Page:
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Types of Dysphagia

Choking When Eating
Choking When Eating

Dysphagia is when you have difficulty swallowing. You may experience this if you have gastroesophageal reflux disease (GERD). Dysphagia may occur occasionally or on a more regular basis. The frequency depends on the severity of your reflux and your treatment.

Coughing or Gagging When Swallowing
Coughing or Gagging When Swallowing

Cough, Difficulty swallowing (Neck (front)), Difficulty swallowing (Chest (sternum)) and Gagging WebMD Symptom Checker helps you find the most common medical conditions indicated by the symptoms cough, difficulty swallowing (neck (front)), difficulty swallowing (chest (sternum)) and gagging including Common cold, Bronchitis, and Heartburn/GERD.

Drooling
Drooling

Drooling If you have dysphagia, you might notice excessive saliva production and drooling. Medically, drooling is known as ptyalism, and it refers to the spillage of saliva over the lower lip.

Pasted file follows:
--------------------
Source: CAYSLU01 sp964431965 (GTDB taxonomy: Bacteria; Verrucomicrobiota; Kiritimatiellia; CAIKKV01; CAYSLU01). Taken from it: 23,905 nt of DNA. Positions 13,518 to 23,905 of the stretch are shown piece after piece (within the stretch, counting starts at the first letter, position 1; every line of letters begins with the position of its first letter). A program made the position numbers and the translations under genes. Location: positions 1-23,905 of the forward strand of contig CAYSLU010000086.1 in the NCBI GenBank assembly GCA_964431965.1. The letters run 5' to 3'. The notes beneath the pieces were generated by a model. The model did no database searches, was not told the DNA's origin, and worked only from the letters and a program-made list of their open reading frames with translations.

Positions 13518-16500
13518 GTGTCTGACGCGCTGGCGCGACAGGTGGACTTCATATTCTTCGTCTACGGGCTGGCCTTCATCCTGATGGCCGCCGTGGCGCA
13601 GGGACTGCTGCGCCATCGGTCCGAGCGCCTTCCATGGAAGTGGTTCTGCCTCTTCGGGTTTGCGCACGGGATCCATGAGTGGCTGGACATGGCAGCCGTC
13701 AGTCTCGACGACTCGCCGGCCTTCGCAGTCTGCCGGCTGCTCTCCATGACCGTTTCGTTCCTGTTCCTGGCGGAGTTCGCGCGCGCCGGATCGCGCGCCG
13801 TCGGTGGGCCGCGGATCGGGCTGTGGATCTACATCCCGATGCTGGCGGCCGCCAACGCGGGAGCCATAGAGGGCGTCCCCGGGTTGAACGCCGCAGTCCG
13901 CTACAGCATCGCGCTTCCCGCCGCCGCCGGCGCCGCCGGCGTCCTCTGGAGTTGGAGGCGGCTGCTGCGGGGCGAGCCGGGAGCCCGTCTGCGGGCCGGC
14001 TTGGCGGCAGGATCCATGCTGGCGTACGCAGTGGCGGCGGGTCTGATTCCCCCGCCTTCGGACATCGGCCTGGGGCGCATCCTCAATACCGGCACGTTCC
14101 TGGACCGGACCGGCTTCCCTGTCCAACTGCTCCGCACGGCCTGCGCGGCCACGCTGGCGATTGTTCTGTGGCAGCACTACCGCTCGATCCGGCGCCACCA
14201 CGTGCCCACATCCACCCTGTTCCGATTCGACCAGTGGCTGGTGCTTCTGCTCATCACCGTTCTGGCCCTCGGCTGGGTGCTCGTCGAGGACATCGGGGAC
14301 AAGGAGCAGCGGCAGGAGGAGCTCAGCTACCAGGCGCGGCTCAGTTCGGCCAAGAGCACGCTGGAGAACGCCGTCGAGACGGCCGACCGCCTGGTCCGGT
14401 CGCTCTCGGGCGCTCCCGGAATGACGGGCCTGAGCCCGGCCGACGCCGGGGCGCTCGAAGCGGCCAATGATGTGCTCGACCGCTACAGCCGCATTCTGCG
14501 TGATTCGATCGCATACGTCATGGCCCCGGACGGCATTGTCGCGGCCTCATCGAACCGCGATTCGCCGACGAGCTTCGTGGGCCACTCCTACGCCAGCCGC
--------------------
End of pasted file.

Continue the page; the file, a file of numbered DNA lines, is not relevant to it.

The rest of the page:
Hoarseness
Hoarseness

Dysphagia is a disorder that causes difficulty in swallowing and successfully moving food from the mouth to the stomach. For some, dysphagia causes pain and involuntary expulsion of food. For others, it is simply an inconvenience that manifests only occasionally.

Recurrent Heartburn
Recurrent Heartburn

Dysphagia can be frightening, but it isn’t always a chronic condition. Alert your doctor to any swallowing difficulties and other symptoms of GERD that you’re experiencing. Difficulty swallowing associated with GERD can be treated with prescription medications to reduce stomach acid.

Unexplained Weight Loss
Unexplained Weight Loss

Unexplained weight loss, or losing weight without trying — particularly if it's significant or persistent — may be a sign of an underlying medical disorder. The point at which unexplained weight loss becomes a medical concern is not exact.

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